Thursday, September 30, 2010

Happiness Is A Strawberry Milkshake.

These are the faces of happiness, after Ivy got to five good behaviours on her rewards chart, and scored a strawberry milkshake at our favourite cafe yesterday. 'Thank you, Ay-Ay, ' said Ted gratefully.

We're out the door to commune with the cows and leave technology behind. Have a wonderful weekend, everybody.

Tuesday, September 28, 2010


OK, I don't even watch this show, but I was tootling around on Miz Scarlett tonight and news of this live-TV stuff-up came down the tubes. Painfully live. And now I shall wait for my friend Jo's evil sarcastic recap.

PS - PMM is bringing back the bush. It's a groundswell, I tell you. A hairy, feminist groundswell.

Monday, September 27, 2010

The Black Ghost

It was dress-up day at pre-school last week. I thought a cat costume might be nice but Ivy, as always, had her own ideas. She returned from the dress-up box and announced she was...

the Black Ghost.

Who is the Black Ghost, I asked? The ghost that might kill everybody dead in the whole world, she said.

Oh, so sweet.

Onward and Upward.

Spring is sprunging. The sun is bright, the flowers around town are beautiful, and our hearts are happy, but the bodies of these two decrepit old parents have been feeling a lot like this:

for quite a few weeks now.

I'm trying valiantly to get on top of the housework so I can move on to packing for our little farm-stay holiday this weekend. Chickens, cows, gumboots, water paints....

Lots of reading.

Lots of puzzles.

And lots of this.

Can't wait.

ps - more babies are a'popping their little heads out. Welcome, Peppa! So happy you came to join us.

Sunday, September 26, 2010

The Age Of No Reason

This post first appeared as a column commissioned for the September 2010 issue of Practical Parenting Magazine.

My deadline for submitting my column is a few months before each issue is published. Reading over this piece, it strikes me how fast things can change in parenting-land. Ted, these days, is so easy to handle. A good time to remind myself to appreciate and cherish the good times - they're just a phase too, after all...

Dear readers, I’m worried about Ted. I think he’s an addict. It’s early to drop such a heavy label on him, I know, but his relationship with tomato sauce has reached unhealthy proportions. He begs for it, he weeps when he can’t get it, and left near an unattended sauce bowl, within minutes Ted looks like he’s been at the scene of some sort of chainsaw massacre. When Ted is denied tomato sauce, he takes a deep breath, and then he lets loose with a banshee howl of heartbroken loss that sounds a little like Chinese opera.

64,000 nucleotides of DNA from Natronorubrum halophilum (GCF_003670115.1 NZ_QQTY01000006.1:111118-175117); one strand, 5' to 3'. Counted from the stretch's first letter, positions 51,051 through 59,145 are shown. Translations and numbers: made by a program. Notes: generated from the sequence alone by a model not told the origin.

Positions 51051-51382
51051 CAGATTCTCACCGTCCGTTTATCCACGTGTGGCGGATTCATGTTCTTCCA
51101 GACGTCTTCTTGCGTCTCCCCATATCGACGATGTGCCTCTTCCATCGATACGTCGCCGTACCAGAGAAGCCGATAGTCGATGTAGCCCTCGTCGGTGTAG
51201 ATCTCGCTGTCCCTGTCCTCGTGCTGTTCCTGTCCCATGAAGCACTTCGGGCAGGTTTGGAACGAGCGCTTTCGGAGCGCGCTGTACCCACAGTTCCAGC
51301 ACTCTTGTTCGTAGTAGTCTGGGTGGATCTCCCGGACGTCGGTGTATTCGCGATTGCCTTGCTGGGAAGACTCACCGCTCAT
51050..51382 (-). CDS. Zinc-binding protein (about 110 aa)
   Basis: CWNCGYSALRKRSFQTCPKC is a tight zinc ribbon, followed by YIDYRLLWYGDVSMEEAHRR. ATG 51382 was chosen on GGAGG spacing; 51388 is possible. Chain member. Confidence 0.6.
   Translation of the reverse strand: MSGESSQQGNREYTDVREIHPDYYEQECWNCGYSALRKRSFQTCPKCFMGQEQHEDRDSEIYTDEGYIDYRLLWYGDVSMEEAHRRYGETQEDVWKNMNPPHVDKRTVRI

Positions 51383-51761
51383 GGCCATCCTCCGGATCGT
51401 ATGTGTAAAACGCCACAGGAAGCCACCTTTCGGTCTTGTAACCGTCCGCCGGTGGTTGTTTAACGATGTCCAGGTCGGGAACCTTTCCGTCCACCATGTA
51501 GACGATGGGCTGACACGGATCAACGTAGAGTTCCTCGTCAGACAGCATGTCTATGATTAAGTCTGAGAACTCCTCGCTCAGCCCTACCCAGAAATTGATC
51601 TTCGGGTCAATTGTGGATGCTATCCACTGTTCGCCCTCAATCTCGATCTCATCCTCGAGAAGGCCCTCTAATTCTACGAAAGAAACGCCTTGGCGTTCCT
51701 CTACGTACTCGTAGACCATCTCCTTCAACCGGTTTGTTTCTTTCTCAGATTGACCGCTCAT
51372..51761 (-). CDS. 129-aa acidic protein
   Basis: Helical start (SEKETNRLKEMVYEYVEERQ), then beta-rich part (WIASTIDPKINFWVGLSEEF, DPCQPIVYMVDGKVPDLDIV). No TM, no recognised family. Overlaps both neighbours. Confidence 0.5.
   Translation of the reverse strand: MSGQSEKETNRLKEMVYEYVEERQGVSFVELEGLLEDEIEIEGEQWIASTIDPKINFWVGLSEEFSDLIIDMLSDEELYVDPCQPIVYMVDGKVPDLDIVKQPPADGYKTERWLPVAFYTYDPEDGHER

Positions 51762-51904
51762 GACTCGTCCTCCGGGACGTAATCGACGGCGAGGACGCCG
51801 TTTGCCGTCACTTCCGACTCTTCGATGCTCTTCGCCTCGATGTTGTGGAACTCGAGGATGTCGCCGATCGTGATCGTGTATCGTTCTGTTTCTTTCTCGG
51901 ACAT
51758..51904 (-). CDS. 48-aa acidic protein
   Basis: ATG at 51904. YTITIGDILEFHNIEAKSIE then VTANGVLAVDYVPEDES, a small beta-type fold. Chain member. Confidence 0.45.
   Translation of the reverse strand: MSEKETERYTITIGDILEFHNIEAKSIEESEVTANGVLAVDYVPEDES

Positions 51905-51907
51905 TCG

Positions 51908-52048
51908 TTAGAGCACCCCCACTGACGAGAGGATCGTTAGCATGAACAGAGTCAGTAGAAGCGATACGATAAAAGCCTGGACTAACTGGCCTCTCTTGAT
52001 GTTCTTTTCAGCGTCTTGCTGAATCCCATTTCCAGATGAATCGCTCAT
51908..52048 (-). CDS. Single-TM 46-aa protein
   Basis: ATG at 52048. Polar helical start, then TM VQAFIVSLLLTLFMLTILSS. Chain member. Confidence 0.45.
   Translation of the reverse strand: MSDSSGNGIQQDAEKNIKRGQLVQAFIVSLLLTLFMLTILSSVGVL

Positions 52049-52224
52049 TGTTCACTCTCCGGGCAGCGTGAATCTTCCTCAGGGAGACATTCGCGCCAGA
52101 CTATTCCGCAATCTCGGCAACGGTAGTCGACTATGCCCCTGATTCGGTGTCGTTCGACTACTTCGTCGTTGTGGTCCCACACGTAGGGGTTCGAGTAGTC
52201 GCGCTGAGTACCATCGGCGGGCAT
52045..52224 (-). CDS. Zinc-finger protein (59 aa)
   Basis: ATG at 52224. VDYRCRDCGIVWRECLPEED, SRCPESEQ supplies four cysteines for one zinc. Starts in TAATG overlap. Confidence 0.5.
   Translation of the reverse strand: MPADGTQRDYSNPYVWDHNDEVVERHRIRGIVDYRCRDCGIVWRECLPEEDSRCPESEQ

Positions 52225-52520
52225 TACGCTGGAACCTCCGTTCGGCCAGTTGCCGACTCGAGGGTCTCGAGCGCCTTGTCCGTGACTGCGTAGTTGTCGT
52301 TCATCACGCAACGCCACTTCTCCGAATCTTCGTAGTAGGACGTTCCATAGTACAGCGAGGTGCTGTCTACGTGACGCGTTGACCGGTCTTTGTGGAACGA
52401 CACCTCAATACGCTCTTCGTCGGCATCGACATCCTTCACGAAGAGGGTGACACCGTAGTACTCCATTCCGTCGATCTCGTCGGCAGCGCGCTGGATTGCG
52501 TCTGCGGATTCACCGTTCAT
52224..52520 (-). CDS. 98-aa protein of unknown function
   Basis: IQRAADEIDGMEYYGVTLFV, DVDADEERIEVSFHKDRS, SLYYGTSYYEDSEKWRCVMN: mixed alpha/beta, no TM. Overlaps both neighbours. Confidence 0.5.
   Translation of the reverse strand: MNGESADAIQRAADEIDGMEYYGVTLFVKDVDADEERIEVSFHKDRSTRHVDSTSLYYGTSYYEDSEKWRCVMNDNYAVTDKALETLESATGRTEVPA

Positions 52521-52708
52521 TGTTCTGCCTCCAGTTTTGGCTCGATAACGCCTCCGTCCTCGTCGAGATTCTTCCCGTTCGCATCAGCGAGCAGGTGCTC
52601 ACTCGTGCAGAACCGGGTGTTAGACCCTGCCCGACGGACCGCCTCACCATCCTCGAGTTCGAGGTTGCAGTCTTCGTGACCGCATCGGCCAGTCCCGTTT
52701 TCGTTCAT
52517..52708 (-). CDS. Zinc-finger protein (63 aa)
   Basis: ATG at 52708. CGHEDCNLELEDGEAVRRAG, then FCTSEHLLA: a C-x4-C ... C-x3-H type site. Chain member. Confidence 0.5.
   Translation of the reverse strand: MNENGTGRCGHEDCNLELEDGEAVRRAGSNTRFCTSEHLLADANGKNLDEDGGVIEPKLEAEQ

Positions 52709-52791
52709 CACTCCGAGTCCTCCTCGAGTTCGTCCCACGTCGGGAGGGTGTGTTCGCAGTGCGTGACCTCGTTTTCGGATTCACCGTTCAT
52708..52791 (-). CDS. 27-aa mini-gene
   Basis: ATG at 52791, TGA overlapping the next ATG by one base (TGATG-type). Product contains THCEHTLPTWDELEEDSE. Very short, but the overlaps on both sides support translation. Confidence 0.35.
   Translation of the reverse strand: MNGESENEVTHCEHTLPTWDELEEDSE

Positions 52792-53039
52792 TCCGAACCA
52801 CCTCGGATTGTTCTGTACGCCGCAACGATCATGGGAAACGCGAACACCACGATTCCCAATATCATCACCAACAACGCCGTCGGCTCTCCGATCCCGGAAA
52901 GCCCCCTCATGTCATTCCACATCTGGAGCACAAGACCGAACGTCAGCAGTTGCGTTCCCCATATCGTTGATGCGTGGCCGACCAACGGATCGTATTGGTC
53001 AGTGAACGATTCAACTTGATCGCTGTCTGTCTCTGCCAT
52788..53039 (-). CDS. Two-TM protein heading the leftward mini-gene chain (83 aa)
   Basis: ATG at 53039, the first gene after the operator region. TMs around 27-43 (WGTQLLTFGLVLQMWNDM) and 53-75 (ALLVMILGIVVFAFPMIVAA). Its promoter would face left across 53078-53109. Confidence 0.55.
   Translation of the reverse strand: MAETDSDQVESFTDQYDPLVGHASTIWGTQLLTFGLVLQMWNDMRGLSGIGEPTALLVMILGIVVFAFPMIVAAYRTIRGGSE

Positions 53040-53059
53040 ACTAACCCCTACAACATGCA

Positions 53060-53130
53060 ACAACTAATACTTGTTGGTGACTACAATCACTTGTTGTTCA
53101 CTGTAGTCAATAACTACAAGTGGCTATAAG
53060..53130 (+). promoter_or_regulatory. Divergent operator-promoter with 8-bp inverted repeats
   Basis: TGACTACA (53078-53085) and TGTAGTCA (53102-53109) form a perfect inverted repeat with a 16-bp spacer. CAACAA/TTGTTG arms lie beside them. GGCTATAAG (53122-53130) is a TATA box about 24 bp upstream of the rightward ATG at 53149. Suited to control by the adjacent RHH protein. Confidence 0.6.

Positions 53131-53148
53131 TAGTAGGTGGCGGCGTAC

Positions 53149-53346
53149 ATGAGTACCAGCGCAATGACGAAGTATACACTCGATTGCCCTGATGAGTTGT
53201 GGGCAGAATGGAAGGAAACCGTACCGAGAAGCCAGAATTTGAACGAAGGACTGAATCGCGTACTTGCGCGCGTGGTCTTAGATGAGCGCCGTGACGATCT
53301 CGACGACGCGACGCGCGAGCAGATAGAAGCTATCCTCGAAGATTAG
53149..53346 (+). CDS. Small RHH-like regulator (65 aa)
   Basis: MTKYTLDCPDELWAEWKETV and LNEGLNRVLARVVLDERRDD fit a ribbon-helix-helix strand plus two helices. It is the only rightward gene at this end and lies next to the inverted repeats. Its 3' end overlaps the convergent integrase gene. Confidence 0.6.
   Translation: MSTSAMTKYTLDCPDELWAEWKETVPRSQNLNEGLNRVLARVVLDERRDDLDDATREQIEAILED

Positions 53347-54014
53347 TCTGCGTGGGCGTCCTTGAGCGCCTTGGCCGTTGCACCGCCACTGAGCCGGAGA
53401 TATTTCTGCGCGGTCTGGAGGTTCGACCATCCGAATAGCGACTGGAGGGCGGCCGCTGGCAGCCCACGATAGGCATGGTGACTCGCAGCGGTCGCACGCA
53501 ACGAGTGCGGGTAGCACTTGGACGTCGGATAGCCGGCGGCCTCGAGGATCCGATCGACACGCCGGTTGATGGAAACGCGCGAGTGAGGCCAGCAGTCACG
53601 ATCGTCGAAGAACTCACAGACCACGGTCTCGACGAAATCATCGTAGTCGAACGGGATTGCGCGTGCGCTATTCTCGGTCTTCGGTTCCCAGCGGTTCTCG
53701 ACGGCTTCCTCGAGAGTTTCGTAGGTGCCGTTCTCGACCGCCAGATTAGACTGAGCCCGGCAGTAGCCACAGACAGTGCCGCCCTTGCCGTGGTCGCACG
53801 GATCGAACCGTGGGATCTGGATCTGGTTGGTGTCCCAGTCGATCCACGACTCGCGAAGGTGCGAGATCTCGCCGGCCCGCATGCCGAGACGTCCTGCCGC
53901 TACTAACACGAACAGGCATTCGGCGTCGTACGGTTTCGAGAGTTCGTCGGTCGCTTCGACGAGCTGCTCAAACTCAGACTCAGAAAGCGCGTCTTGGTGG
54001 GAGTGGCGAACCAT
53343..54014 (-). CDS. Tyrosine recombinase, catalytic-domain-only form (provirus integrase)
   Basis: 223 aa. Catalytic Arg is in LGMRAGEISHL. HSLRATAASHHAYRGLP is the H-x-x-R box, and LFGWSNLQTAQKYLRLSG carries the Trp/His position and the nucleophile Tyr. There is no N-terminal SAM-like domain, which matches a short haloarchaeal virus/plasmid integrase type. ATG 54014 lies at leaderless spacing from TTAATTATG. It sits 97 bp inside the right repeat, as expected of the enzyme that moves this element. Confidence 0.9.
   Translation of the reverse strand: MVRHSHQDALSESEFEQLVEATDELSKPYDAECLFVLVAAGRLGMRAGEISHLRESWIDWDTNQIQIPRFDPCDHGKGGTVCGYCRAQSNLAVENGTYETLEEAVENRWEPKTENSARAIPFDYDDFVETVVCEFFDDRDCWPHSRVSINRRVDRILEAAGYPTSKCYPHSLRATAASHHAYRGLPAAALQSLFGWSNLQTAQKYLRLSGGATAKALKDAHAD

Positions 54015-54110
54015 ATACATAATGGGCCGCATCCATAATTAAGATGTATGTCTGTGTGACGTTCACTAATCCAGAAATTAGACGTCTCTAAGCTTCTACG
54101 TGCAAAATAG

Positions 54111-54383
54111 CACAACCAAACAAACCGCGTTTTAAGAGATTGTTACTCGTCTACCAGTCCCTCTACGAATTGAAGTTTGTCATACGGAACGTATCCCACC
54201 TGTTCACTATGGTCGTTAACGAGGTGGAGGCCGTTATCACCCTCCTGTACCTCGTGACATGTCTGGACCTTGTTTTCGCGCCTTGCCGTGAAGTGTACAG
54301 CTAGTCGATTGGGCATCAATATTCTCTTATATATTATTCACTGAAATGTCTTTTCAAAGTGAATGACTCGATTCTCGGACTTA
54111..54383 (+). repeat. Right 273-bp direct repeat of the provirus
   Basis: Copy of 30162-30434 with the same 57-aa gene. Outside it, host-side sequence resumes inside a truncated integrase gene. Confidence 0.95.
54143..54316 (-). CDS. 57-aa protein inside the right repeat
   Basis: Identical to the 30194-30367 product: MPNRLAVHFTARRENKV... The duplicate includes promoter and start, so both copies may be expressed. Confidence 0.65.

If he’s not truly an addict, then it can only mean one thing: he’s reached what I call the Age of No Reason. I’ve been through this once before, and in my experience it lasts from about eighteen months of age until about three. During this developmental stage, there are no half-measures. Passions are intense, desires must be met immediately, logic has no place at your table and life can be tough for those trying to parent you.

Skills are being learnt at an incredible rate as neural pathways fire like crazy, forming complex and interlocking superhighways. There are so many things to learn. So many rules to follow. Cups in the sink, Teddy, not the toilet. Down from the table! Get off your sister! No, Teddy, knife. Spider! Hot, Teddy. Don’t touch. Sharp! Sharp! Poo is not for drawing, Teddy. NOT FOR DRAWING, Teddy- no! No! No!

Of course, there is incredible magic too, as you watch a personality unfurl like a rosebud. There are first sentences, and early obsessions, and those light bulb mama-moments when you realise ‘Ah! He understands!’ At two, he's one foot in the cuddly, Wondersuited baby camp of gorgeousness, and one foot in the child’s world of imagination and exploration. It’s a beautiful metamorphosis to watch. But at times, it’s like living with an incontinent lunatic.

Trying to manage a toddler’s behaviour during the Age of No Reason is nigh on impossible. We tried hard with Ivy, introducing Naughty Corners and Naughty Shelves and Time Outs, but the punishment zones all quickly turned into fun games. ‘Corner?’ Ivy would ask excitedly, knowing she was in for that hilarious gag where Mum and Dad pick her up and carry her back to the funny spot, over and over again.

Ignoring the tantrum is the only real option at this age, but toddlers don’t make this easy. Ivy liked to bang her head on the floor in rage when she was going through the Age of No Reason. Sometimes she ended up with forehead bruises, and at one stage I was forced to put her into a fluffy sort of special-needs hat, in an attempt to get her through her toddlerhood with something left of her frontal lobe. If ignored, she would come right up to me and shout indignantly ‘Head! Bang! Head!’